The Spider in the Laurel combines elements of Indiana Jones adventures and Jason Bourne thrillers with a V for Vendetta dystopia, and an American Gods fantasy.
The Spider in the Laurel is the story of history teacher, Rafael Ward, in a world that has outlawed the basis of most of our history: religion. When Ward is forced to take a job destroying the relics he cherishes, it will take the uncompromising faith of an outlaw as an ally, and the acceptance of his guilt for his mother’s death, to help him break free of the government’s yoke. If he’s lucky, he might just prevent the coming apocalypse, for which this secular future is completely unprepared.
The Spider in the Laurel straddles the line between simple adventure fun, and the kind of novel which can force a reader to question his or her own beliefs.
FROM THE AUTHOR
The ideal audience for The Spider in the Laurel is anyone who would like to holler in glee on a rollercoaster while watching Raiders of the Lost Ark in the coaster car.
Rafael Ward is an everyman capable of the kinds of decisions most everymen can’t stomach. His companion, Hannah MacKenzie, offers readers a strong female lead in the mold of The Neuromancer’s Molly Millions.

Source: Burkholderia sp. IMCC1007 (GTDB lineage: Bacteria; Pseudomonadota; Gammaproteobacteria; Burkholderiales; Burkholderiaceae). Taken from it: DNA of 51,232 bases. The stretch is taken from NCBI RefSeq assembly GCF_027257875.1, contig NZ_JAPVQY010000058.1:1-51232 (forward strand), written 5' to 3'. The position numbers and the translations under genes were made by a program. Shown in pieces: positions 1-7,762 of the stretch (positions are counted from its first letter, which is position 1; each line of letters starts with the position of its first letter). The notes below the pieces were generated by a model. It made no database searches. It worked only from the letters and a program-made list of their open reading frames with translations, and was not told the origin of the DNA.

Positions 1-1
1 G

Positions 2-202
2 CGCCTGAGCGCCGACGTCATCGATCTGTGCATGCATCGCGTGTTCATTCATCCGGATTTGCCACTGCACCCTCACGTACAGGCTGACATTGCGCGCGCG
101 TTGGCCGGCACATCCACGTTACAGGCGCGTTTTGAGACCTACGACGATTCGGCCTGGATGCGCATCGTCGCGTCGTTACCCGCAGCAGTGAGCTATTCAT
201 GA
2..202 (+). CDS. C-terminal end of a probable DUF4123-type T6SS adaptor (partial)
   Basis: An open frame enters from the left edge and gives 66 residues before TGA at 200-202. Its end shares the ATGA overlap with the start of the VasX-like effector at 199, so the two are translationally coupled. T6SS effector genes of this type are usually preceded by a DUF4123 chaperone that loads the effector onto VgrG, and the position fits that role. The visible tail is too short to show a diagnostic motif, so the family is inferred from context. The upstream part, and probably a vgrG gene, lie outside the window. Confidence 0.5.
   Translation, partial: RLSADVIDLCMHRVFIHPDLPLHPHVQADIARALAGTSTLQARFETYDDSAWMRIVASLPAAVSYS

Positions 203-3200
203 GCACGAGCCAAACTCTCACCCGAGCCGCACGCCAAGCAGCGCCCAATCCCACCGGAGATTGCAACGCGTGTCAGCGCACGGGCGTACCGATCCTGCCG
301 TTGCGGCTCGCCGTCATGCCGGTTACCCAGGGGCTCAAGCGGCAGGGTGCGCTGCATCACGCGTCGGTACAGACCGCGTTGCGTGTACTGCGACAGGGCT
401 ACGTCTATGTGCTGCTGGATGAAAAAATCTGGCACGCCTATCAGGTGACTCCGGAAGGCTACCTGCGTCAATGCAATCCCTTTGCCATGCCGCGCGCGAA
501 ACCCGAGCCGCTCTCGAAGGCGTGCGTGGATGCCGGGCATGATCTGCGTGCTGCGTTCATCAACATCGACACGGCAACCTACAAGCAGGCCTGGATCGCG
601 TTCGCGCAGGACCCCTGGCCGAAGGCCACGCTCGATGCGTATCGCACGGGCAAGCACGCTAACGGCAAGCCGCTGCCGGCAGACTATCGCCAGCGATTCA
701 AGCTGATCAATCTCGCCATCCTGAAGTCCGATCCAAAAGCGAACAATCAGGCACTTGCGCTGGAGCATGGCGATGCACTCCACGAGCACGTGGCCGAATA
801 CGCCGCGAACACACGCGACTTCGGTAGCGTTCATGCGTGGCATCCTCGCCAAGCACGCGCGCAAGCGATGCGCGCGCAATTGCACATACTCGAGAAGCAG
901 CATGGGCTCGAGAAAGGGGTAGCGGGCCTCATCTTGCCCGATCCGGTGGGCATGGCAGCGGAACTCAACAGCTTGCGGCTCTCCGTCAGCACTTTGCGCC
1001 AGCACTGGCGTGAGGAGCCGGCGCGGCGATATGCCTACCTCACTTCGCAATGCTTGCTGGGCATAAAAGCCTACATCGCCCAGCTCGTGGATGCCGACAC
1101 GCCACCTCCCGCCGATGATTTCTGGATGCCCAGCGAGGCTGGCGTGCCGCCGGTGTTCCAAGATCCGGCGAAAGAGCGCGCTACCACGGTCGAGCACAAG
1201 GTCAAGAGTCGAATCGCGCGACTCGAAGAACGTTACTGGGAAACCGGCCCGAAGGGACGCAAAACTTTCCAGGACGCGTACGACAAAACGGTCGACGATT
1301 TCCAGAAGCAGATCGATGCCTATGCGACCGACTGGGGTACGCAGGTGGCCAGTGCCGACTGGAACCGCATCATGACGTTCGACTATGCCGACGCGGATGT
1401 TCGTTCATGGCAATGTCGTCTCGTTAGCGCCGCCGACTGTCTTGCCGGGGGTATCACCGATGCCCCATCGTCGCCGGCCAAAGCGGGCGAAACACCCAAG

The Spider in the Laurel questions the methods of both governmental authority and those attempting to subvert the status quo. And it presents two unique visions developed by me for the novel: a new, never before heard fairytale, and an alternate take on the concept of creation from Genesis and other narratives, based on actual ancient and Dark Age mythologies.
All of this makes the ideal audience anyone who questions, loves conspiracy theories, or knows deep in their bones that (if I may borrow from The Matrix) there just something wrong with the world. But in the tangible, cropped, and categorized, terms of market demographics, I think it appeals to the full range of 18-49 year olds in both men and women.
Michael Pogach grew up outside of Philadelphia where he began writing stories in grade school. He doesn't remember these early masterpieces, but his parents tell him everyone in them died.
A graduate of Penn State and Arcadia University, Michael is a popular English professor at Northampton Community College where he teaches various literature and writing courses. He is also the founder and faculty advisor for NCC’s literary magazine The Laconic.
Michael returned to his authorial roots in the mid-2000’s, and has published stories in journals such as New Plains Review, Third Wednesday, and Workers Write. He is also the proud author of Zero to Sixty, his first chapbook. The Spider in the Laurel is his debut novel.